Arsenal’s Carabao Cup campaign ended early yet again. This time, at the hands of Tottenham Hotspur. Unlike their 4-2 victory over Tottenham a few weeks ago, Arsenal were outplayed. Over the 90 minutes, Tottenham proved more intelligent which showed in the 2-0 scoreline.
Arsenal went into the game with a depleted defence. Granit Xhaka continued at centre back and Ainsley Maitland-Niles came in at right back. This was originally a back four as seen in the lineup graphic below:
Tottenham came into the game with a very strong team with Harry Kane being the biggest miss. However, this played into their hands. Without a natural striker, their front three was able to pick up incredibly dangerous positions throughout the match.
Not only were they a handful for the Arsenal defence, but the Arsenal midfield also. This could be seen in the pace at which their goals were scored.
Tottenham’s pseudo-strikers cause havoc
Both Tottenham goals came from long balls from their goalkeeper. With this, we can see that in these situations, Arsenal weren’t ready and didn’t know how to handle Tottenham’s attack. Furthermore, with midfielders and wingers occupying central areas, their speed, agility and movement off the ball made them harder to pick up.
However, the makeshift defence are caught ball-watching and are rightfully punished.
That space in front, in between and behind the defence was also the direct cause of the second goal. However, what makes the second one more alarming is that Arsenal had changed to a three-man defence at half-time with Laurent Koscielny replacing Henrikh Mkhitaryan.
The space he receives the ball in is massive and dominated by Tottenham attackers. The fact that no one follows him in isn’t the only shocking moment but also the distance between Sokratis and Koscielny. Obviously preoccupied with Heung-Min Son, Sokratis feels he has to cover him. But if he keeps a similar distance to Koscielny as Xhaka, he can help change the situation the defence is in.
Arsenal’s first-half attack
Despite, falling off as the game grew on, Arsenal started well. They created chances well and were on the front foot for a while. What helped them do this was playing in central areas. Although starting in a 4-2-3-1, Mkhitaryan and Alex Iwobi aren’t the best wide players.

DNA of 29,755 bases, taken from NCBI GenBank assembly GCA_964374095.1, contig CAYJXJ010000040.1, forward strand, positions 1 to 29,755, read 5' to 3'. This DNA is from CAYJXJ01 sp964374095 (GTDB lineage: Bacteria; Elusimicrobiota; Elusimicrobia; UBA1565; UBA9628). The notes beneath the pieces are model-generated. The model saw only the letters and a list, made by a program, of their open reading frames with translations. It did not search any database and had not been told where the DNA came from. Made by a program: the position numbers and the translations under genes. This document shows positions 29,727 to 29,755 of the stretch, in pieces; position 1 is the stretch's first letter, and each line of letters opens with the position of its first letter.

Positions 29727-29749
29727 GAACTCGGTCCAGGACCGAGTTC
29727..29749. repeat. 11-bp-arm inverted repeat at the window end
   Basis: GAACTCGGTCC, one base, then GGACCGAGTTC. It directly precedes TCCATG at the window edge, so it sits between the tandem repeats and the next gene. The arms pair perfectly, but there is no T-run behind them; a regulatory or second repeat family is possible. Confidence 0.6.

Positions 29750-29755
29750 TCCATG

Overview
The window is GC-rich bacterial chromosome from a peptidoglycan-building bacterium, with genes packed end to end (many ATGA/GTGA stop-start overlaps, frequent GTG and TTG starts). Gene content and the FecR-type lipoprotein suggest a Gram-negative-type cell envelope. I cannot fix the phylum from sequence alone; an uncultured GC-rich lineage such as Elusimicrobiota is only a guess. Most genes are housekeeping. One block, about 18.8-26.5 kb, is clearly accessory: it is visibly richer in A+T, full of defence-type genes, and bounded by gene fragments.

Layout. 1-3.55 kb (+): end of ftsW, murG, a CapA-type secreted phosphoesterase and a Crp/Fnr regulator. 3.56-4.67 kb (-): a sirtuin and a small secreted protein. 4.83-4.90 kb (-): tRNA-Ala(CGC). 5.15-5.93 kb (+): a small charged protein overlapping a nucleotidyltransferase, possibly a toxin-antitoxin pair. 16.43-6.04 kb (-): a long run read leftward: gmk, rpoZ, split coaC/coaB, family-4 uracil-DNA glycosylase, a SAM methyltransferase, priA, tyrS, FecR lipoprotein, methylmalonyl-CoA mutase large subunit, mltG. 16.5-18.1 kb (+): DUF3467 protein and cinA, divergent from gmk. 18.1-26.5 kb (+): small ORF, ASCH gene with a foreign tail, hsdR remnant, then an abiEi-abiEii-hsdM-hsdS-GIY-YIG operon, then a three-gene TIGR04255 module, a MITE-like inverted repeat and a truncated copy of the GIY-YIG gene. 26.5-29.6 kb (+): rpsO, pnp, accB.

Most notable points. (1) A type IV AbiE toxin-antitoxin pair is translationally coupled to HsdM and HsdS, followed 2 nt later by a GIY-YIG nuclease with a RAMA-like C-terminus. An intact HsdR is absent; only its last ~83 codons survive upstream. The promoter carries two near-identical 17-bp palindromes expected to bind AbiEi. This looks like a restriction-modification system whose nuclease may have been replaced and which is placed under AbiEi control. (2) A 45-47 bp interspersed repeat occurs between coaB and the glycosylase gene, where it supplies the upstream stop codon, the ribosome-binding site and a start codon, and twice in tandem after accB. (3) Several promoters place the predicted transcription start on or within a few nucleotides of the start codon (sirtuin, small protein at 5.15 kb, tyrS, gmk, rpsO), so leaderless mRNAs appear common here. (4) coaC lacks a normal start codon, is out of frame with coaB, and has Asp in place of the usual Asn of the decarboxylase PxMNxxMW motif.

Also, considering they were up against Kieran Trippier and Danny Rose, would’ve been hard to see them beat them one-on-one. Therefore, Arsenal’s best chances came through the middle as seen below.
Unfortunately for Arsenal, Mkhitaryan couldn’t finish when one-one-one with the goalkeeper. However, this showed that on the night, Arsenal could create. When Mkhitaryan and Iwobi came into central areas, this forced Tottenham to concentrate more, creating spaces for onrushing players like Ramsey.
This led to a barrage of Arsenal chances late in the first-half but they couldn’t convert.
Arsenal’s second-half struggles
Chasing the game, Unai Emery made yet another half-time change. Bringing on Koscielny and losing Mkhitryan in midfield. However, this proved to be the wrong change. In the second-half, Arsenal’s attacks were much more lacklustre than in the first-half. This was because, with fewer people in midfield, Arsenal allowed Tottenham to dictate their play as seen below:
One of the big questions an hour before kick-off was: ‘Where is Mesut Ozil?’. The answer that was given was that he was left out for tactical reasons. However, following Arsenal’s 2nd loss to Tottenham at the Emirates, it’s clear that his absence had an effect. Had he been available for selection, its very unlikely that Koscielny would’ve come on at half-time, and ultimately, that decision hindered Arsenal going forward for the rest of the match.
However, not every call Emery will make will be right and this will be a learning experience. With that being said, it is clear for all to see that without Ozil and Alexandre Lacazette in the side, Arsenal are much weaker creatively. We’ll see if that changes on Saturday against Burnley.
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